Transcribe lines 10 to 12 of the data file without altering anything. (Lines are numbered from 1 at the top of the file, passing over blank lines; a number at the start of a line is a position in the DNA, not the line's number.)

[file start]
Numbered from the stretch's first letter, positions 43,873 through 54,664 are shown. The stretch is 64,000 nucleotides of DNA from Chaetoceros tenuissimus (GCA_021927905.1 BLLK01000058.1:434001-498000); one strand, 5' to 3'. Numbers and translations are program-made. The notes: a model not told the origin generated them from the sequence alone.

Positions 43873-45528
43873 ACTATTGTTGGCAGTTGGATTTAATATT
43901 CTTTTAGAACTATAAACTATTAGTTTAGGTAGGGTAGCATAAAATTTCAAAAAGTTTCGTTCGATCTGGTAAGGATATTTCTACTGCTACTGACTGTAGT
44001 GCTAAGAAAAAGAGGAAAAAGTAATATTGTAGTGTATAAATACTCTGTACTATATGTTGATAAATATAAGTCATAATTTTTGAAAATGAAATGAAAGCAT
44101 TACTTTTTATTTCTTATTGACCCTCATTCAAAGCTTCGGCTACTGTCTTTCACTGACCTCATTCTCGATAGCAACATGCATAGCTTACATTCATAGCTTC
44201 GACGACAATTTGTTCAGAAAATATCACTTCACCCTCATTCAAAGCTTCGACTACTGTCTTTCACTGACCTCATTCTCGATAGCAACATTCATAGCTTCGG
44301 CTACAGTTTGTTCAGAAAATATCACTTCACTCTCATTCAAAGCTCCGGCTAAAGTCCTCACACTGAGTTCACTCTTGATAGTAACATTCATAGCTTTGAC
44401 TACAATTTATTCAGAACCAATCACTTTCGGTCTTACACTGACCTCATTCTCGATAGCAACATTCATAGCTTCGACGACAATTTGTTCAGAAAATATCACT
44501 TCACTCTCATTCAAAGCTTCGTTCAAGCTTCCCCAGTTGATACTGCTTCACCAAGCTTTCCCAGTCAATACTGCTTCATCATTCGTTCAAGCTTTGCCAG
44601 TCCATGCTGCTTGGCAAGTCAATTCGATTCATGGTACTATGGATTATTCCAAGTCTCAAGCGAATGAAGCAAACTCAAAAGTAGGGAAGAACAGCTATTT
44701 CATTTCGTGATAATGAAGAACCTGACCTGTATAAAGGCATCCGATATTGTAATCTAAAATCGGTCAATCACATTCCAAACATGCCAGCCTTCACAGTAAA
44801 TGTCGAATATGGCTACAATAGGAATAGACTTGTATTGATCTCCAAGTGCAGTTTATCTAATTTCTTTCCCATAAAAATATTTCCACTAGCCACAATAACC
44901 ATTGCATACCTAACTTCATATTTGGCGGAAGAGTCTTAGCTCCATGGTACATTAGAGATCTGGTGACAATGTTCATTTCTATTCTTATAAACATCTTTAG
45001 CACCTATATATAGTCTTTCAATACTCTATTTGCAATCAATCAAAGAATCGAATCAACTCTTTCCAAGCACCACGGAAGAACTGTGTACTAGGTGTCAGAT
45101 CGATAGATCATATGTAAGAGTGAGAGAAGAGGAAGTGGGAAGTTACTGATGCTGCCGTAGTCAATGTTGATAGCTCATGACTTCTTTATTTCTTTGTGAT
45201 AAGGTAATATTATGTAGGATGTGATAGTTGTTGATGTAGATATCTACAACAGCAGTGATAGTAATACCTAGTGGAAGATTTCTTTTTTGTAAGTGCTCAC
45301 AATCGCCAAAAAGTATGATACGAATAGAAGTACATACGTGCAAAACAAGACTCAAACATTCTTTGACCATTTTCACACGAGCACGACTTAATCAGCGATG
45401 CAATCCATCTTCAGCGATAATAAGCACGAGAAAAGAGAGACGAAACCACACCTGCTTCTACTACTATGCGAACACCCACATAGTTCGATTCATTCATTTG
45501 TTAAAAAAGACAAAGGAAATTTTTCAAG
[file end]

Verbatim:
44501 TCACTCTCATTCAAAGCTTCGTTCAAGCTTCCCCAGTTGATACTGCTTCACCAAGCTTTCCCAGTCAATACTGCTTCATCATTCGTTCAAGCTTTGCCAG
44601 TCCATGCTGCTTGGCAAGTCAATTCGATTCATGGTACTATGGATTATTCCAAGTCTCAAGCGAATGAAGCAAACTCAAAAGTAGGGAAGAACAGCTATTT
44701 CATTTCGTGATAATGAAGAACCTGACCTGTATAAAGGCATCCGATATTGTAATCTAAAATCGGTCAATCACATTCCAAACATGCCAGCCTTCACAGTAAA